The current financial infrastructure and ecosystem does not allow for much transparency by regular customers. Institutions keep all information locked down on their centralized systems, and only communicate with other parties whenever it is needed. But as a customer, once you make a transaction, there is no way to see where your money goes. And sometimes, that can cause a major issue.
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Red Cross Donations Go Astray
Back in 2010, disaster struck Haiti when a major earthquake shook up the nation. Nearly one-third of Haiti’s population was affected by this earthquake, and the death toll was staggering. According to the estimates we have received, between 100,000 and 160,000 Haitians have lost their life during this tragedy and its aftermath.
It didn’t take long for international aid to get underway. Charitable organizations such as Red Cross, 12-12, Doctors Without Borders [and others] started preparing to send down teams of specialists to help wherever they could. On top of that, bank accounts were opened so people from all around the world could send a donation to these organizations, which would then be forwarded to those in need.
In total, the Red Cross society raised nearly half a billion US dollars, a staggering amountthath could have been put to good by the Haitian people. However, this is where the story takes a turn for the worse. With so many people in need of a new home, plans were drawn up to provide homes to at least 130,000 Haiti earthquake victims. Unfortunately, that never happened at all.
To this very day, the Red Cross has built a total of six permanent homes in the region, which is a far cry from the original plans they had in mind. Furthermore, Red Cross CEO Gail McGovern had unveiled plans to develop “brand new communities” in the affected area. None of these have ever been built either though.
And this is one of the major concerns when donating money through a charitable organization, even if it is one as reputable as the Red Cross. Once your money has been sent over to them, there is no way to keep track of how it is being used, or in which hands it will end up. In the case of Red Cross donations for Haiti, a lot of information has been exchanged through confidential memos.
Lack of Transparency Does Not Eliminate Accountability
From the information provided by Pro Republica, it appears that a lot of information regarding spending these donations has been relayed through internal confidential memos. In fact,these confidential memos mention topics such as “failed results”, which does not bode well for the Haitian society or the Red Cross.
There are various reasons as to why the Red Cross faced certain difficulties while trying to set up relief efforts in Haiti. Relying too much on foreigners – who did not always speak French or Creole, the local languages – is never a good idea. However, sometimes that is your only option, and you have to make it work somehow.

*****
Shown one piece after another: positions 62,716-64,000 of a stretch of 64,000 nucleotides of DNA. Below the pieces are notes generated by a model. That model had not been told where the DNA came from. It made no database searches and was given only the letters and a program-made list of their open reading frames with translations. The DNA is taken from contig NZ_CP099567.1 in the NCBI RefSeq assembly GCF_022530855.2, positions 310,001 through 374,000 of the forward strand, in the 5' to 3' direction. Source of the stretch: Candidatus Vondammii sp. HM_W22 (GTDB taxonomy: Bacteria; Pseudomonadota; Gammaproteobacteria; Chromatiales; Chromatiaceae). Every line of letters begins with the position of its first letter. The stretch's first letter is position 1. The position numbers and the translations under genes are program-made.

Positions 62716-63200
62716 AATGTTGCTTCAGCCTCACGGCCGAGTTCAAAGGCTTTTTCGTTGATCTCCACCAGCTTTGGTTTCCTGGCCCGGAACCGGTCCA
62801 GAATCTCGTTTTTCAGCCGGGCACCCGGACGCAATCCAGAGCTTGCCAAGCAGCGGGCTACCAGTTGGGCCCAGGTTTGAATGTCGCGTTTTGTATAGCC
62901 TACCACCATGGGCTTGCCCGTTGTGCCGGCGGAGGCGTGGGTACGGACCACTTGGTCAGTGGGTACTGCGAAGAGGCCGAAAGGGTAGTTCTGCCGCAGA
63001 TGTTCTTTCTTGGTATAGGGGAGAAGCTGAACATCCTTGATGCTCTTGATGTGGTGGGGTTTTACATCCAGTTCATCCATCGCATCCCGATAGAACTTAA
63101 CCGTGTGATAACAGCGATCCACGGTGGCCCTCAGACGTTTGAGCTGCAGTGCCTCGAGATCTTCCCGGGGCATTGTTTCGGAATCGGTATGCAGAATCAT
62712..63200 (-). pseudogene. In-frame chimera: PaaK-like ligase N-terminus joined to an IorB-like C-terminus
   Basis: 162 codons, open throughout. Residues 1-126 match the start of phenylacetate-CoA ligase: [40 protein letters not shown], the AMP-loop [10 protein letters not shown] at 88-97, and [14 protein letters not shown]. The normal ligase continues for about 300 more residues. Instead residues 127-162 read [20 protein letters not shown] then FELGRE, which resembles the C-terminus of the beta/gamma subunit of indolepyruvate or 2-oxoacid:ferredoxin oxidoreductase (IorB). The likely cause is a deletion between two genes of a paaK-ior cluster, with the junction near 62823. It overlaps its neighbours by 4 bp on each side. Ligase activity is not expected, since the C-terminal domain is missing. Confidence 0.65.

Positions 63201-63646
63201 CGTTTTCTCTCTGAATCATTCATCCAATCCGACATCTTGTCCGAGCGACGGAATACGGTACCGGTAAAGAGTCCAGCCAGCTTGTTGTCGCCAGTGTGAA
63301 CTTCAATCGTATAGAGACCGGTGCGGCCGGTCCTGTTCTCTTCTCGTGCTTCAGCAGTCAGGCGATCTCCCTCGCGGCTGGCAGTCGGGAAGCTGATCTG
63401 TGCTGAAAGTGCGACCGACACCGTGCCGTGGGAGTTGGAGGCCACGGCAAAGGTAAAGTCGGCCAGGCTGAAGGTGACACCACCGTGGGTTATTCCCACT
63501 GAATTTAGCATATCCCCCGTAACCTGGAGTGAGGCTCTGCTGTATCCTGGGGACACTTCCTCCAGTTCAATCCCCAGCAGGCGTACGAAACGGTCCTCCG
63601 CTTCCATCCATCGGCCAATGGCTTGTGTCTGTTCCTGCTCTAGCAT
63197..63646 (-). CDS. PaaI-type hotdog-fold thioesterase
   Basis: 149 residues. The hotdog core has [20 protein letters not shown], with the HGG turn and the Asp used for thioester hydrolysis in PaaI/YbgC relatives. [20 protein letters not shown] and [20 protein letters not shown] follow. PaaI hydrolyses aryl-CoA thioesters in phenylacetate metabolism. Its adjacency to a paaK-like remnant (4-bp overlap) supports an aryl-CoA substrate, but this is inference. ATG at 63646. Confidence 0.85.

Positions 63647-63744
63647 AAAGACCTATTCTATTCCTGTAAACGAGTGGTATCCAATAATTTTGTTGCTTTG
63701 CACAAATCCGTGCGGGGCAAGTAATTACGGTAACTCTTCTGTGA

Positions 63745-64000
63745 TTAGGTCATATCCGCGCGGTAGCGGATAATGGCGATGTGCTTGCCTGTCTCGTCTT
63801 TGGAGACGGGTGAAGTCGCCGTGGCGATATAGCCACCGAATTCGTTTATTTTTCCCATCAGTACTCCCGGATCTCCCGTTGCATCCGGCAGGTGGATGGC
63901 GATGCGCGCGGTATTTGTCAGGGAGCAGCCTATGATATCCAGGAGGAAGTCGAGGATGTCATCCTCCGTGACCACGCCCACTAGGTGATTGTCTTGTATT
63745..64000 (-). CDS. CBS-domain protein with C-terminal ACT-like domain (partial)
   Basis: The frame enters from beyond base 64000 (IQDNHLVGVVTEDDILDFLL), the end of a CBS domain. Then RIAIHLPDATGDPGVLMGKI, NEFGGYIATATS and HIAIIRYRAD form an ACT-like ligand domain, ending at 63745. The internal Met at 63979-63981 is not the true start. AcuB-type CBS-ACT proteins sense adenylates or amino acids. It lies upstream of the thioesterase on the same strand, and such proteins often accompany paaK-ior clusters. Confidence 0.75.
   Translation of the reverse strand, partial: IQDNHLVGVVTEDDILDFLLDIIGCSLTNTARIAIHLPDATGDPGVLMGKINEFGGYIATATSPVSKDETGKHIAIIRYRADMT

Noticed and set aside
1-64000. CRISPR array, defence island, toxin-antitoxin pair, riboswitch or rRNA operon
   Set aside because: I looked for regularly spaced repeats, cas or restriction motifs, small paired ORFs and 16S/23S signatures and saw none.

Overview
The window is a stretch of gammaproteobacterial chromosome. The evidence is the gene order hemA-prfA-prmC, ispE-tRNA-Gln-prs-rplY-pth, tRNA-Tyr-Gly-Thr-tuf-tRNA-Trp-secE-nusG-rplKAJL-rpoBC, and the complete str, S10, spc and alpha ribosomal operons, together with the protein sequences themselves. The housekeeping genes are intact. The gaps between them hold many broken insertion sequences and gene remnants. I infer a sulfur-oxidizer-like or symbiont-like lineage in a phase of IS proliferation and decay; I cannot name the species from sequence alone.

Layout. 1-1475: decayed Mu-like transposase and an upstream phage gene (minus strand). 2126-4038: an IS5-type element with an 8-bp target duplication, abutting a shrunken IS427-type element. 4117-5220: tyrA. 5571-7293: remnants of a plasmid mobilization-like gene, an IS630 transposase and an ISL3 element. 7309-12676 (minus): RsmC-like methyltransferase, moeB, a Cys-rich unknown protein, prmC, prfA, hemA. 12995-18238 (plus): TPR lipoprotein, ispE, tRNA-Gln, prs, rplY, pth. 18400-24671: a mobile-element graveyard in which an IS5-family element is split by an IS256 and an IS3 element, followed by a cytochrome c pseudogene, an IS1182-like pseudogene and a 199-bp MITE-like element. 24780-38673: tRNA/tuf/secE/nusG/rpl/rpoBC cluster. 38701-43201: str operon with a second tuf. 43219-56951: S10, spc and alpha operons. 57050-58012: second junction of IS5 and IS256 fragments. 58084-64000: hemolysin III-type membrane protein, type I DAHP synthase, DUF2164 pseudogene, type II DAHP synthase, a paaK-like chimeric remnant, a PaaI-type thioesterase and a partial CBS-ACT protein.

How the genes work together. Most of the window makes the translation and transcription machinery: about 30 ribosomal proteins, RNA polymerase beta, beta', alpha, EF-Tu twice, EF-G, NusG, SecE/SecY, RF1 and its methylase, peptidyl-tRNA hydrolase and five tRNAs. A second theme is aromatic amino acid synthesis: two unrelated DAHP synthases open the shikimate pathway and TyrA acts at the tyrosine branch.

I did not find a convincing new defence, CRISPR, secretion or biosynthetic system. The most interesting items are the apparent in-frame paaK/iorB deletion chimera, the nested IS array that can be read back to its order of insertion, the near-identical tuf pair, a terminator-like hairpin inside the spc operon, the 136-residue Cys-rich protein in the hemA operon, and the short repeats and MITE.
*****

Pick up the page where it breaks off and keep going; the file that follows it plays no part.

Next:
All of this begs the question as to how all of the donation money has been spent, as it is clearly not reaching the areas in need. Despite the allure of the Red Cross, they still have to rely on other groups to do the “hard work”. As you would come to expect, those third parties take out a small cut of every dollar being given to them. Plus, the Red Cross teams themselves also have to pay for overhead costs and expenses, which ended up costing them one-third of their total budget.
A Red Cross spokesperson told Bitcoin.com that:
“Like many humanitarian organizations responding in Haiti, the American Red Cross met complications in relation to government coordination delays, disputes over land ownership, delays at Haitian customs, challenges finding qualified staff who were in short supply and high demand, and the cholera outbreak, among other challenges.”
Call For Transparency – Adopting Blockchain Technology?
What this story tells us is that there is a clear need for more transparency in the financial world, even if it regards donations to a charitable organization. Even though some people may not value the idea of letting the world see how much money is coming in exactly, it would give everyone a clearer view of what is going on behind the scenes.
The best part about using an “open ledger”, such as the blockchain
for example, is that we can also see how fund sare being moved in real-time. For instance, if a part of the money is sent to someone else, everyone in the world would be able to track that payment and see what happens to the funds next.
On top of that, it would become easier to see where things start to go astray, in case that would happen again. Not just for us, the everyday person, but also for the Red Cross management themselves. There would no longer be a need for internal memos, keeping this classified and trying to hide behind excuses. Everyone can see where the fault lies, and who is responsible for mismanaging funds.
No one is saying the Red Cross should adopt Bitcoin as the only currency to accept donations, as that would not be the best business decision at this time. But any charitable organization can benefit from using Bitcoin – and blockchain – technology in terms of accountability and logistics. Plus, it would also show an unprecedented transparency in the financial world.
What are your thoughts on the Red Cross and whether or not charities could benefit from blockchain technology Let us know in the comments below!
Images courtesy of Pro Republica, Red Cross,and Shutterstock